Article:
Speaking this week at a Daily Maverick webinar, Schoub said preliminary data from the Sisonke implementation study already showed “tremendous benefits”, with only 20 breakthrough infections being reported.

This week the South African Medical Research Council (SAMRC) announced that the vaccine would not be given to pregnant women and women who are breastfeeding.

Earlier in April, South Africa halted the trial as a precautionary measure after a similar move by the Food and Drug Administration in the United States. Six cases of a rare clotting disorder – blood clots to the brain coupled with low platelet counts – had been reported.

Mkhize confirmed this week that the Johnson & Johnson vaccine would also be used, along with the Pfizer vaccine, and that Phase 2 of the country’s vaccination roll-out was still due to start on 17 May. He said the vaccine would not be given to pregnant and breastfeeding health workers who are part of the Sisonke study.

The SAMRC this week announced that it was taking additional actions to mitigate the risk of the clotting disorder. These would include “SMS reminders” to seek medical help and to report the following symptoms: new-onset severe headache, weakness on one side, difficulty speaking, severe abdominal pain, swelling or pain in one leg, shortness of breath or chest pain, or blood spots around the site of injection.

So far there have been no reports of vaccine-induced clotting disorder in South Africa. According to the SAMRC, there had been one case of an anaphylactic reaction to the vaccine.

The South African Health Products Regulatory Authority also issued new guidelines for pregnant and breastfeeding women.

“It is not yet clear whether the Janssen [Johnson & Johnson] Covid-19 vaccine is excreted in breast milk,” the authority’s advisory states.

“Women who are breastfeeding should be counselled on the absence of information in this regard and a benefit-risk assessment should be made by the enrolling clinician. The developmental and health benefits of breastfeeding should be considered along with the mother’s clinical need for immunisation against Covid-19. It must be noted that the WHO [World Health Organization] does not recommend discontinuing breastfeeding after vaccination.”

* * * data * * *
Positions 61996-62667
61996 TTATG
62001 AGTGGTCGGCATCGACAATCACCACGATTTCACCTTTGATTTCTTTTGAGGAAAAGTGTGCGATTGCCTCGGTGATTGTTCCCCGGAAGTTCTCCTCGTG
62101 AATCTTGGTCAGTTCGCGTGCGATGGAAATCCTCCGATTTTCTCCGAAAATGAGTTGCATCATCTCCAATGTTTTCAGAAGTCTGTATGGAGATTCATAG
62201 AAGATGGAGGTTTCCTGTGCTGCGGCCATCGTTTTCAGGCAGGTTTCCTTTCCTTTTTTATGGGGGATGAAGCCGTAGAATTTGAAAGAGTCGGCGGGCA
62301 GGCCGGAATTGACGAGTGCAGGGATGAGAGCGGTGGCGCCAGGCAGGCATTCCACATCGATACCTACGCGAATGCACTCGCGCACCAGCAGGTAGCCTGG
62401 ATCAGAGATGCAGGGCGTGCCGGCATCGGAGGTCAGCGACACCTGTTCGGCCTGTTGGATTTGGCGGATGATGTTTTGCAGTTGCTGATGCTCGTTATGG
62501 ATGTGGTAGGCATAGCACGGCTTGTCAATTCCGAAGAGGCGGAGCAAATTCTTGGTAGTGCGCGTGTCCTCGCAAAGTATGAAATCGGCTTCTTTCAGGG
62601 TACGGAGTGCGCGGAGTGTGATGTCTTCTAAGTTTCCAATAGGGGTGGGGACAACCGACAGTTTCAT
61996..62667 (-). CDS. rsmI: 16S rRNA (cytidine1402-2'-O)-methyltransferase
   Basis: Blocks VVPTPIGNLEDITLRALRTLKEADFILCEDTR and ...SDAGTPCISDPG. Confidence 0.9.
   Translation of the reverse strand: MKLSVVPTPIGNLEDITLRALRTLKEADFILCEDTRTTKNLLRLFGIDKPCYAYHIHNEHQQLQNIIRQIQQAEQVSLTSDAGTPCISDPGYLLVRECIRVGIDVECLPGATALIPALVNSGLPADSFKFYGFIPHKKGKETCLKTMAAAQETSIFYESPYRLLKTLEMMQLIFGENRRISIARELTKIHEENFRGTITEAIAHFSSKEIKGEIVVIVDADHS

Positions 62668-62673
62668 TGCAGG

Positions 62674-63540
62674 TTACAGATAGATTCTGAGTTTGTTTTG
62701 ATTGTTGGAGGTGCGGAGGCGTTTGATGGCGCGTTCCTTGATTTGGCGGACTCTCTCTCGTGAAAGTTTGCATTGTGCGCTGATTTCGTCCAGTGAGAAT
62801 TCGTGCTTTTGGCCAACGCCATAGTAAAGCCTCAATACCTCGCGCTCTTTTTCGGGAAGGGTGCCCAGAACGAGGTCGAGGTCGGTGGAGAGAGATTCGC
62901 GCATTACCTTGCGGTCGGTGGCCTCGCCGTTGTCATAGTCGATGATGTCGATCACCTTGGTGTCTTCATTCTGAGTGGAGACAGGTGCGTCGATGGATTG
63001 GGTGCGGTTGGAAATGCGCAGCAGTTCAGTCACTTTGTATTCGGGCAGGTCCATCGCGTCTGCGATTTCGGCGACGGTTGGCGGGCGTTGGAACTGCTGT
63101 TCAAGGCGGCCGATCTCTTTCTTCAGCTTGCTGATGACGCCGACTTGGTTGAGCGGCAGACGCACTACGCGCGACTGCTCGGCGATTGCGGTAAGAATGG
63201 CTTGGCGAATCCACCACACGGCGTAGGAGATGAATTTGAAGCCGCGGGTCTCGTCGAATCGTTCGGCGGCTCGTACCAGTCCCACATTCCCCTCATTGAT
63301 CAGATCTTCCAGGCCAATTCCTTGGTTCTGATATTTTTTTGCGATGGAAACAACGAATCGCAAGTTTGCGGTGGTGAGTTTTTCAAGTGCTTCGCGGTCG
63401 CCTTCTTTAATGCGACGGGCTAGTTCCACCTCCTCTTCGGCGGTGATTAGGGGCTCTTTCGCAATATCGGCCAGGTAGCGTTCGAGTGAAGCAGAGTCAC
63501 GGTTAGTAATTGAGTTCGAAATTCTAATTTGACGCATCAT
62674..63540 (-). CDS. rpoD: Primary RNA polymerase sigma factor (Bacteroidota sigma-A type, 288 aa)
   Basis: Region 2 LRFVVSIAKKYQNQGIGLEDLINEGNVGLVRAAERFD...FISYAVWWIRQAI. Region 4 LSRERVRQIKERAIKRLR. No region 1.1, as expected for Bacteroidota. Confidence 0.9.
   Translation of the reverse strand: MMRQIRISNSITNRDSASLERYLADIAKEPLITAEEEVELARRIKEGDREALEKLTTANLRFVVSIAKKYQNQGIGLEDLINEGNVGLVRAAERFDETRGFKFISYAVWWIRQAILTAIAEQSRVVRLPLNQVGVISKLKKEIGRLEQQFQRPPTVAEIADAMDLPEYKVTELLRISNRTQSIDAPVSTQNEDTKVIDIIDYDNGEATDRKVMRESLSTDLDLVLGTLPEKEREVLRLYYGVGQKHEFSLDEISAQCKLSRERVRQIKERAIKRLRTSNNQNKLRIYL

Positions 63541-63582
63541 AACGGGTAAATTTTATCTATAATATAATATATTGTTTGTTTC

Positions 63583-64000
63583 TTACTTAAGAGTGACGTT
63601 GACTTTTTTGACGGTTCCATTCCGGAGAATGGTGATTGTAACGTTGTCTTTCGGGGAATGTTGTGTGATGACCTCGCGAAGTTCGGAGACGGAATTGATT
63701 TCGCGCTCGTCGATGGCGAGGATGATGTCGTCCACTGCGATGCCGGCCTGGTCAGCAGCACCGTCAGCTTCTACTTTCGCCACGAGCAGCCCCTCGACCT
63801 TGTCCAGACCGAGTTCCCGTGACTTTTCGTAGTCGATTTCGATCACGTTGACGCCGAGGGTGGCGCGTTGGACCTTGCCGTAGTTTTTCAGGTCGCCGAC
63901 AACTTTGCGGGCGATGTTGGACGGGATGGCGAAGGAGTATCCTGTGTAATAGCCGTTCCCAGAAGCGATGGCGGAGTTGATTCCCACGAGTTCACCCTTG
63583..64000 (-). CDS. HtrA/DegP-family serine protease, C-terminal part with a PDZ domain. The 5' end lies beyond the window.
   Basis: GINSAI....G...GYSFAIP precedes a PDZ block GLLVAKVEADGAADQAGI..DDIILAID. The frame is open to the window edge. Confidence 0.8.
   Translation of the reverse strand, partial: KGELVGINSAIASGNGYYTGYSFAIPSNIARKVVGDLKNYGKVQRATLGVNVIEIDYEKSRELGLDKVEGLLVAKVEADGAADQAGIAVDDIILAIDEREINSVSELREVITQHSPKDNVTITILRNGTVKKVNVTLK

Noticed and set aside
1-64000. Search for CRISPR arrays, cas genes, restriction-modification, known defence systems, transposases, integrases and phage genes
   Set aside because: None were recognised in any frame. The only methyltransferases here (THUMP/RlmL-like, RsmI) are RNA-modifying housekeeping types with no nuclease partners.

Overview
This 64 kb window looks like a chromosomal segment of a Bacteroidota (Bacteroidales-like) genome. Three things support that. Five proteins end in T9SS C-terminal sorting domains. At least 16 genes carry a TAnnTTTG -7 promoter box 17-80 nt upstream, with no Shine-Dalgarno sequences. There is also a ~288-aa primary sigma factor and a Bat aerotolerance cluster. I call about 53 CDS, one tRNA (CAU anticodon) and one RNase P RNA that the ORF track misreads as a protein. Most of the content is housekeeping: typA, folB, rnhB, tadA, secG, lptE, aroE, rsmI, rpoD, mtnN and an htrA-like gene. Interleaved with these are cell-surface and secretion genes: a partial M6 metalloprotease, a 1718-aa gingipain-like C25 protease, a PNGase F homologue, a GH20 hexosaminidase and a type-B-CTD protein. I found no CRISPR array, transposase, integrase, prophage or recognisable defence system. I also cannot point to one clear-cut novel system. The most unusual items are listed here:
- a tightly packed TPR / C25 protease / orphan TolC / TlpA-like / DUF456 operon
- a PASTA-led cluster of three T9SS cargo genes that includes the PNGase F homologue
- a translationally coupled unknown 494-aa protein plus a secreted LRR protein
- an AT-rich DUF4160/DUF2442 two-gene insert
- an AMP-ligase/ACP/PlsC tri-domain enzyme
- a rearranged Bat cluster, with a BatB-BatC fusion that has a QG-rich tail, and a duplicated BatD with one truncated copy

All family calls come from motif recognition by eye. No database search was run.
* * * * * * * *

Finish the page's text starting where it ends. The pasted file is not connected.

The advisory concluded that “pregnant women at high risk of exposure to SARS-CoV-2 or who have comorbidities which add to their risk of severe Covid-19 disease may be vaccinated in consultation with their health care provider”.

The WHO issued a separate directive stating that until further studies were completed only pregnant women who were at extreme high risk, like health workers and those with comorbidities, should receive the vaccine.

Schoub said laboratory tests showed no risk to pregnant women or their babies.

“In countries with mass vaccination rollout many pregnant women got the shot,” Schoub said.

“You give flu vaccines to pregnant women. It is just precautionary until we get enough data. I am absolutely sure that it will be recommended for pregnancy,” he added. Covid-19 has an additional risk of causing premature birth.